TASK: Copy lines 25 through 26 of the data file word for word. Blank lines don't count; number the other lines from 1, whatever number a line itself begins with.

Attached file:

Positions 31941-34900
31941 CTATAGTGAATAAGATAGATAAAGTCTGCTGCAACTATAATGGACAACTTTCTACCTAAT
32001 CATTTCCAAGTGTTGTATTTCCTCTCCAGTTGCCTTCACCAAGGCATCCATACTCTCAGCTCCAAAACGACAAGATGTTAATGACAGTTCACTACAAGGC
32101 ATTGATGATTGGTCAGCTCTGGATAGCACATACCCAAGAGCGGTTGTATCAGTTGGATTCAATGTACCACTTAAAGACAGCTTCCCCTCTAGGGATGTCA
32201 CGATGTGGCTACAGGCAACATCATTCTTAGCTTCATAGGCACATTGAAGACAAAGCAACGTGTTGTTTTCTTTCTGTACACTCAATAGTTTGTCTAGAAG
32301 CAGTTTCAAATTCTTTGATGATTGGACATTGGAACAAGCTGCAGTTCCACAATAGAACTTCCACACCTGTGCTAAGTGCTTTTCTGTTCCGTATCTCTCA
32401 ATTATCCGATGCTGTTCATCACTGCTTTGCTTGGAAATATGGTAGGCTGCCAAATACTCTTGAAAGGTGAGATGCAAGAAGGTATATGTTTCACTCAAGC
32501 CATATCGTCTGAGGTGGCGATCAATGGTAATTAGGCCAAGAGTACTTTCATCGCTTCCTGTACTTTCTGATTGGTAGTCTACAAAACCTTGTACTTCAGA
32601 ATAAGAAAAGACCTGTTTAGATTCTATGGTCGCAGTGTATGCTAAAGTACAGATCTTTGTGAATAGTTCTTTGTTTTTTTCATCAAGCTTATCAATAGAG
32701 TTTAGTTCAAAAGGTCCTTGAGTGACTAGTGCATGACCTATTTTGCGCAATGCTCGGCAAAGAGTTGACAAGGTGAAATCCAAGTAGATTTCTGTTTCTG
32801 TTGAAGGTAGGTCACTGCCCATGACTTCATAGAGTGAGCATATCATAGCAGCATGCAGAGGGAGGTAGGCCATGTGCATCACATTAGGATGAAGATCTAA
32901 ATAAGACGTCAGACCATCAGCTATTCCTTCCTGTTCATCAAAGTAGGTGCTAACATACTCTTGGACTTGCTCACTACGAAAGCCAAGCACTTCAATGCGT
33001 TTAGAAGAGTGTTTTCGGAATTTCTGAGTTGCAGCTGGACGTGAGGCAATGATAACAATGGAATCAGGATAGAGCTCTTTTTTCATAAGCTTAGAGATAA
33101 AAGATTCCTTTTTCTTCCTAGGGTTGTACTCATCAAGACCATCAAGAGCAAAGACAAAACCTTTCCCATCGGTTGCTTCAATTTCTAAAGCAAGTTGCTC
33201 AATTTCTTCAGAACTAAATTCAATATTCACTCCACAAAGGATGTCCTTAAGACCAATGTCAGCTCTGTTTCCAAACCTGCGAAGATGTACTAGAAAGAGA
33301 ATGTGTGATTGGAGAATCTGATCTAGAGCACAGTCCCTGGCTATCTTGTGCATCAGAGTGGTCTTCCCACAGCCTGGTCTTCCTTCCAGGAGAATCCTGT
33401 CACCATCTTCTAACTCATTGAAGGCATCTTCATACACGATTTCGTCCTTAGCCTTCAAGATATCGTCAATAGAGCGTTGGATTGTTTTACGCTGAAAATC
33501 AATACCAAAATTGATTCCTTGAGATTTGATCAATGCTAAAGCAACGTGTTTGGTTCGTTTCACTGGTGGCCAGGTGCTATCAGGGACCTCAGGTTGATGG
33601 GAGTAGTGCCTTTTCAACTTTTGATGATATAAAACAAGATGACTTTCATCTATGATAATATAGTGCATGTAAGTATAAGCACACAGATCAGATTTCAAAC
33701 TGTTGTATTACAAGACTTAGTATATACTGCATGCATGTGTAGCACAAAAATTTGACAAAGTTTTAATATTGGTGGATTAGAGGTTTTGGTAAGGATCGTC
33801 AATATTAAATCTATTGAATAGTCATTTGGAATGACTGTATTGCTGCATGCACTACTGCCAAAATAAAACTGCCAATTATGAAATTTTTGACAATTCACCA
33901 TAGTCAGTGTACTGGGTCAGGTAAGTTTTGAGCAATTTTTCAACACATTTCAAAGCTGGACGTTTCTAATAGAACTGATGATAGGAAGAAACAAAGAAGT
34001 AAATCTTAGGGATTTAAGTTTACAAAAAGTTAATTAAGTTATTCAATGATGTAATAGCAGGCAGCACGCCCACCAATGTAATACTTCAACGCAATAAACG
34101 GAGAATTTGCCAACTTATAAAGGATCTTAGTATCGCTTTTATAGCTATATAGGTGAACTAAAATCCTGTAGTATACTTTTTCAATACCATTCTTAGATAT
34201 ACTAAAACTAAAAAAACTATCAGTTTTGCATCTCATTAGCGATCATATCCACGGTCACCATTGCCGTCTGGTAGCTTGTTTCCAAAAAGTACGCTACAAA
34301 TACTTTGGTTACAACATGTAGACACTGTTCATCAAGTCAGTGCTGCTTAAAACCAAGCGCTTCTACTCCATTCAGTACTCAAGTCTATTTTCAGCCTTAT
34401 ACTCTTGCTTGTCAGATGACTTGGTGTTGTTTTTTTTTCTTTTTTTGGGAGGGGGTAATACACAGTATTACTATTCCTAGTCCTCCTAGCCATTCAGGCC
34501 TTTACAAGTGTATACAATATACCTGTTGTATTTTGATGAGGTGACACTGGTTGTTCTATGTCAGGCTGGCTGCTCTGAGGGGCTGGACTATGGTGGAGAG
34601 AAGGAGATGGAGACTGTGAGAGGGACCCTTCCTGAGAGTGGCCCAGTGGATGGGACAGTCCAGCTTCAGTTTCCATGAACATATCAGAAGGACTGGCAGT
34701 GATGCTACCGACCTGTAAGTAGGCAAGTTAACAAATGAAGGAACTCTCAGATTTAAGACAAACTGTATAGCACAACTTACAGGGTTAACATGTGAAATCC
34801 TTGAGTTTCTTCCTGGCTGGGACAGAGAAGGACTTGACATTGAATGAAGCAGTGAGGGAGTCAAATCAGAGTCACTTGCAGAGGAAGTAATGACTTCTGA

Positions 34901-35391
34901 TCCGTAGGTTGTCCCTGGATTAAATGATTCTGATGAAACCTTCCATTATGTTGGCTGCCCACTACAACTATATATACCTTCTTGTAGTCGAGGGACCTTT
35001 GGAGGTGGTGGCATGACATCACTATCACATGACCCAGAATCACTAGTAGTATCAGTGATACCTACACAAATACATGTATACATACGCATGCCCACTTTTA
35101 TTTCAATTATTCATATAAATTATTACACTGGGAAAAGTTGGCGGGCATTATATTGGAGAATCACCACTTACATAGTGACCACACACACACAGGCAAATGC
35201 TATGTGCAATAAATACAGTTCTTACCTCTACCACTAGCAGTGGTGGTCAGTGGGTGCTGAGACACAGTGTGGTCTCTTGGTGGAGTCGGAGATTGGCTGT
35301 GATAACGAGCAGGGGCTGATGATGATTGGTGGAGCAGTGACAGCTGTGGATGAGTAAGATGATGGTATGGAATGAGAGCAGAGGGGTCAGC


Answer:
34201 ACTAAAACTAAAAAAACTATCAGTTTTGCATCTCATTAGCGATCATATCCACGGTCACCATTGCCGTCTGGTAGCTTGTTTCCAAAAAGTACGCTACAAA
34301 TACTTTGGTTACAACATGTAGACACTGTTCATCAAGTCAGTGCTGCTTAAAACCAAGCGCTTCTACTCCATTCAGTACTCAAGTCTATTTTCAGCCTTAT